California still mismanaging water resources

Steven Greenhut:
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But as this series will show, California’s drought is largely a man-made crisis. It is caused by a series of policies—some from the past, many ongoing—which has prioritized environmental demands above the basic provision of water resources to the public. More than half of the state’s water resources simply flow out the San Francisco Bay to the Pacific Ocean.

Even now, in the Sierra foothills, state officials empty reservoirs to protect “unimpeded” river flows to benefit small numbers of non-endangered hatchery fish. The California Coastal Commission, the powerful agency with control of development along the shoreline, is holding up a privately planned desalination plant over concerns about its impact on plankton. The environment-friendly commission want to force the developers to build a pumping system that destroys the economics of the plant.

Meanwhile, slow-growth activists see opportunity in the drought. Their goal is to stop new developments despite California’s growing population, so a lack of water is a useful tool in their arsenal. A state law forces developers to prove sufficient water resources for decades into the future—before being able to get a permit to build developments. This slow-growth lobby sees no reason to come up with water-storage solutions.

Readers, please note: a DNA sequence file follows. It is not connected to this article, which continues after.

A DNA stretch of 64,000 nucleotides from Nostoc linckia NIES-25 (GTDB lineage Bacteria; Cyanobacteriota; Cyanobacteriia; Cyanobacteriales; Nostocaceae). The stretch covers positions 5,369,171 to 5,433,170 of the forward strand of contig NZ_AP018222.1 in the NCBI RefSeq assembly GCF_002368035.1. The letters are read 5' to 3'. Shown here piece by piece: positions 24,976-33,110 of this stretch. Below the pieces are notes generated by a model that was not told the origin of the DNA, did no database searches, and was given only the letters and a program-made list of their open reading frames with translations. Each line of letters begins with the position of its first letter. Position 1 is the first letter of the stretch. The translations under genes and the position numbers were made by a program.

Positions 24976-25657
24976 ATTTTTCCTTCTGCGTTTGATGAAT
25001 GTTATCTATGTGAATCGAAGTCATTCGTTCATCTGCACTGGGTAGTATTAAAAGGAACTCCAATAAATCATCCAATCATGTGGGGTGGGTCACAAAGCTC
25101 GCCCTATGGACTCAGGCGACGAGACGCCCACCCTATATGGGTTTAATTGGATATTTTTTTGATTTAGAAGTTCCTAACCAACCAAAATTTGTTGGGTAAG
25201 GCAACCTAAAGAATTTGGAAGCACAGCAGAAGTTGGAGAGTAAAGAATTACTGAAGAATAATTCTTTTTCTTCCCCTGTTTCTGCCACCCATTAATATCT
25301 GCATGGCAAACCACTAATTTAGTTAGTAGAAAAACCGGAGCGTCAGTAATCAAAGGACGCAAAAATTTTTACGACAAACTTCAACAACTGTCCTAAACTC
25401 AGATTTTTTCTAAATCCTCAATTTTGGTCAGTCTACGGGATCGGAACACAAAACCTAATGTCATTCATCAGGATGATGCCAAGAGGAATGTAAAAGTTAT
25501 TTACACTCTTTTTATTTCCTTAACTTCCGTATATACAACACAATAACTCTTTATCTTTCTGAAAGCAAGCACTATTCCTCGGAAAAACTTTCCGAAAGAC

Even the federal government is in on the action. In the far northern part of the state, along the Klamath River, federal environment officials want to remove four dams that provide water storage near the Oregon border. Their goal is to help preserve the habitat of non-native salmon. The “destroy the dams” movement had gained so much steam in recent years that San Franciscanswere asked in a 2012 advisory vote to destroy the O’Shaughnessy dam in Yosemite National Park and drain the Hetch Hetchy Reservoir—the main source of water for the state’s third-largest city. Even that city’s notoriously lefty voters said “no” to shutting their main water spigot.
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There is much more.

Carly Fiorina has been taking heat from Big Green for pointing out the mismanagement of resources as the primary cause of the water shortage.   But, she is right about the mess caused by the environmentalist.  Another aspect of the slow growth model imposed on Californians is the high cost of housing.  By restricting the supply they have caused rental rates to the point where they are unaffordable for the poor and even the middle class.  Apartment rentals are around $3,500 a month in the San Francisco Bay area and some places are literally renting out bunk beds in units for as much as $1,800 a month.

No wonder so many Californians are moving to Texas.

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